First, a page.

There are a lot of reasons why you could want to start a blog but for most people it comes from a passion for something and the desire to make talking about that passion into a career. But passion alone isn’t going to make people care about what you have to say. In order to make an impact, you have to distil your message into an easily digestible form. Here are a couple of questions to help you do just that.
Who is the Intended Audience?
The best way to figure out how to court an audience is to figure out who that audience is. Who are they? How old are they? And what content would be helpful or interesting to them? These are the type of questions you should be asking. This will help your tailor your content and your presentation.
For instance, I were going to start a blog about haircare, I might ask myself who’s hair? Because there are tons of hair types and I can’t reach everyone with every kind of hair. So I need to pick a specific demographic. Well, I’d want to write for people I think I can help, so people with curly hair. Going through this type of thought process can help you figure out who you’re talking to. With that you can figure out how to talk to them and what to talk to them about.
You absolutely need to do this before you start a blog as this impacts everything about the type of blog you create. Whether that’s in your subject matter, the aesthetic of your blog, or even the ways you promote your blog. Do this early on in your process. Trust me.
Do I Have Enough Content?
Here’s a common story for bloggers. You start a blog and you are flush with content. Everything you’ve ever wanted to say about your passion, you get to say now. Three months later, you run out of substantive things to say. The blog starts to slow down.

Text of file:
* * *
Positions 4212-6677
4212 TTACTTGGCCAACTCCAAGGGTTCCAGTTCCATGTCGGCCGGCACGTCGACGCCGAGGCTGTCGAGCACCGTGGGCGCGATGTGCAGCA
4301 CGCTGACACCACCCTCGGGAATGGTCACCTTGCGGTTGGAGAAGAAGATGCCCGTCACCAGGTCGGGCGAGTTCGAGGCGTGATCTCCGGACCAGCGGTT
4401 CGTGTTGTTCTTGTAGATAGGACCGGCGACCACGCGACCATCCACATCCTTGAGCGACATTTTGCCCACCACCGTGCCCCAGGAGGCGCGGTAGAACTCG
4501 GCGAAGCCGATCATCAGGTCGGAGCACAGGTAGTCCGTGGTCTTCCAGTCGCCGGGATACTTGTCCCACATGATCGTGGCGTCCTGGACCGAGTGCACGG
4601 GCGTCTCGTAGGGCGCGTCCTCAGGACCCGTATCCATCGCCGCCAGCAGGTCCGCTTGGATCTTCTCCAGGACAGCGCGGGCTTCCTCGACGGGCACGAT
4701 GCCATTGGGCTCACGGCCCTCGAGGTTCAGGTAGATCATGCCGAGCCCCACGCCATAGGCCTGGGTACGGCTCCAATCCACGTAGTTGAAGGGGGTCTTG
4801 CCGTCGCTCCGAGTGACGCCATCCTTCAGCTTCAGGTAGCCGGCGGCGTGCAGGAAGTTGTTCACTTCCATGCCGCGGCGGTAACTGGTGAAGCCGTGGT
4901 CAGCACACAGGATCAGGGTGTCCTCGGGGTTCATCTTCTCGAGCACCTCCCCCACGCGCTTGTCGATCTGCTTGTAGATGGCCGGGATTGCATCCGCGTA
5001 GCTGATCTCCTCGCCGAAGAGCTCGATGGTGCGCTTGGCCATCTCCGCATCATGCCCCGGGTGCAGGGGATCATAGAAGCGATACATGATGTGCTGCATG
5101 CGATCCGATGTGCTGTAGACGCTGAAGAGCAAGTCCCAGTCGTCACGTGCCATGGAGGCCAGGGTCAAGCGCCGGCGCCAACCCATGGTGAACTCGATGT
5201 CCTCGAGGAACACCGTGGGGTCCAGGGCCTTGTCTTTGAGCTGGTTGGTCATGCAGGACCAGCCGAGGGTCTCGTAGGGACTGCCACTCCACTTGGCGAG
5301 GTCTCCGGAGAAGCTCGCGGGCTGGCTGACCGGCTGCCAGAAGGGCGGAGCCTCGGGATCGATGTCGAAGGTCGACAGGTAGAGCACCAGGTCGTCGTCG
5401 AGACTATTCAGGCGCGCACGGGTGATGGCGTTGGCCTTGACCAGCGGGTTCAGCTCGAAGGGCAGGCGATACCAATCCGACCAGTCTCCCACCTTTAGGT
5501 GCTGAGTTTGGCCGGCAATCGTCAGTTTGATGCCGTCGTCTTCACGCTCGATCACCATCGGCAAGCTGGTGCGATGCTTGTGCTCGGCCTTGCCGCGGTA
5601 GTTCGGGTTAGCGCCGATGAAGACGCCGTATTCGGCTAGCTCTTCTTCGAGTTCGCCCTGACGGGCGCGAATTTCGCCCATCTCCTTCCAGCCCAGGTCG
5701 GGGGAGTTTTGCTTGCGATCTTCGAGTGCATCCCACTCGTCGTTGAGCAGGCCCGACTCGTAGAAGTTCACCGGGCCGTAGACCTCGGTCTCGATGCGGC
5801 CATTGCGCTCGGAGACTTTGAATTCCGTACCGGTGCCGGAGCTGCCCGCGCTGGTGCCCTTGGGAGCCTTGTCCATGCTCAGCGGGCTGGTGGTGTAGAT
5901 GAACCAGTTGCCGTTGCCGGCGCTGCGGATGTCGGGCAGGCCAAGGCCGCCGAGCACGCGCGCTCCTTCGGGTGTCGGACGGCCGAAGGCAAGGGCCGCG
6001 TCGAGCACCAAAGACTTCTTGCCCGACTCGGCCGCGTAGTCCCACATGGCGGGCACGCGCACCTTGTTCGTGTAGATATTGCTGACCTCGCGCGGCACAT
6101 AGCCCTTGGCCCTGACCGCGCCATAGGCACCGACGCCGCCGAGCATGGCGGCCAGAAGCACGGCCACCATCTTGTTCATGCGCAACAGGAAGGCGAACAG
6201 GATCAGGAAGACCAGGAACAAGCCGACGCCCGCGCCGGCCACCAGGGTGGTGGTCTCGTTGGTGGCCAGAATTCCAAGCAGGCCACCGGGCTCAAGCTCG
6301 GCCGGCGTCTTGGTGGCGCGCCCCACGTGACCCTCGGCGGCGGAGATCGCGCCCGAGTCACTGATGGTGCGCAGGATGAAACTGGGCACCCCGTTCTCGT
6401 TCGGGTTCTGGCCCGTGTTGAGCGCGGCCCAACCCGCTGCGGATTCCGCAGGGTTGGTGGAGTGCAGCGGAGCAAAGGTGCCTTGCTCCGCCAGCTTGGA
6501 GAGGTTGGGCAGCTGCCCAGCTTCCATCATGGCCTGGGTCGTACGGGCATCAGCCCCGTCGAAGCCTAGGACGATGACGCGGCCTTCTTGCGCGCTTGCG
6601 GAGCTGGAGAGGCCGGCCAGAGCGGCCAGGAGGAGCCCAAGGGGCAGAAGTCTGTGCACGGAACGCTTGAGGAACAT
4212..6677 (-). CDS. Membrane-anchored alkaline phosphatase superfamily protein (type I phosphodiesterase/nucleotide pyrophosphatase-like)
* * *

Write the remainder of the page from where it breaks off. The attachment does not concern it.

Writer’s block is a common occurrence with bloggers but it can be a killer. Especially in the early months for a blog. In order to index well and attract a dedicated audience a blog needs a steady stream of content. Before you commit to an idea, sit down and write as many blog titles as possible. Come up with at least 30. If you can’t, try again. If you still can’t, maybe rework your angle. Make it a bit broader. Try to come up with enough content to keep you busy for a few months.
Even if you think you’ll be able to come up with content on the fly, do this anyway. You can pull titles from this list when you are running dry on inspiration which will happen at some point.
Don’t Stop Here
These are two questions I wanted to draw your attention to but they definitely aren’t the only essential questions to ask. When you’re starting a blog you need to get specific and really do the work of creating a framework for your creativity. Ask yourself questions. But also ask other bloggers questions.
There are a lot of headaches that more established bloggers have gone through and you can benefit from that knowledge. Seek out communities of bloggers on Facebook, Twitter, or blogger forums like the one we host right on this website. And it never hurts to ask yourself these questions even if you already have a blog.